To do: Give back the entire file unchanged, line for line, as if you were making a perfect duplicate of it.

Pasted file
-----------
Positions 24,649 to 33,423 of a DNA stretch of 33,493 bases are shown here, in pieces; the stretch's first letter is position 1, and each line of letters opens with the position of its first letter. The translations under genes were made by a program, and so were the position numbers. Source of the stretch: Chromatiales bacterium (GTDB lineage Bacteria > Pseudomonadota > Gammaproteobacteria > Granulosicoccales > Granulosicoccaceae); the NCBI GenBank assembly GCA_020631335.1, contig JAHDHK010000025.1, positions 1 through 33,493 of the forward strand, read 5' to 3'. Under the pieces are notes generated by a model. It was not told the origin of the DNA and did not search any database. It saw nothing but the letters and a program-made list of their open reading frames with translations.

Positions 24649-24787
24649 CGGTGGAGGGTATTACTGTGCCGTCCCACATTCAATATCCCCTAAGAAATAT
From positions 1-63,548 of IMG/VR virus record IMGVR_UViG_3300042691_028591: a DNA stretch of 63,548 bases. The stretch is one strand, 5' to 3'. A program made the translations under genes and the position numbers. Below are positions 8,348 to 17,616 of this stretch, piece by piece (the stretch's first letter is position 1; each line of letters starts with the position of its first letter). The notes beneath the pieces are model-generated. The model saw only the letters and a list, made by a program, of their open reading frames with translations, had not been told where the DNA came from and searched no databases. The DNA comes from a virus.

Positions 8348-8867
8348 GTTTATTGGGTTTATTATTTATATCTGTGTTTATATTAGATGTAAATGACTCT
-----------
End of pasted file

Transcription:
Positions 24,649 to 33,423 of a DNA stretch of 33,493 bases are shown here, in pieces; the stretch's first letter is position 1, and each line of letters opens with the position of its first letter. The translations under genes were made by a program, and so were the position numbers. Source of the stretch: Chromatiales bacterium (GTDB lineage Bacteria > Pseudomonadota > Gammaproteobacteria > Granulosicoccales > Granulosicoccaceae); the NCBI GenBank assembly GCA_020631335.1, contig JAHDHK010000025.1, positions 1 through 33,493 of the forward strand, read 5' to 3'. Under the pieces are notes generated by a model. It was not told the origin of the DNA and did not search any database. It saw nothing but the letters and a program-made list of their open reading frames with translations.

Positions 24649-24787
24649 CGGTGGAGGGTATTACTGTGCCGTCCCACATTCAATATCCCCTAAGAAATAT
From positions 1-63,548 of IMG/VR virus record IMGVR_UViG_3300042691_028591: a DNA stretch of 63,548 bases. The stretch is one strand, 5' to 3'. A program made the translations under genes and the position numbers. Below are positions 8,348 to 17,616 of this stretch, piece by piece (the stretch's first letter is position 1; each line of letters starts with the position of its first letter). The notes beneath the pieces are model-generated. The model saw only the letters and a list, made by a program, of their open reading frames with translations, had not been told where the DNA came from and searched no databases. The DNA comes from a virus.

Positions 8348-8867
8348 GTTTATTGGGTTTATTATTTATATCTGTGTTTATATTAGATGTAAATGACTCT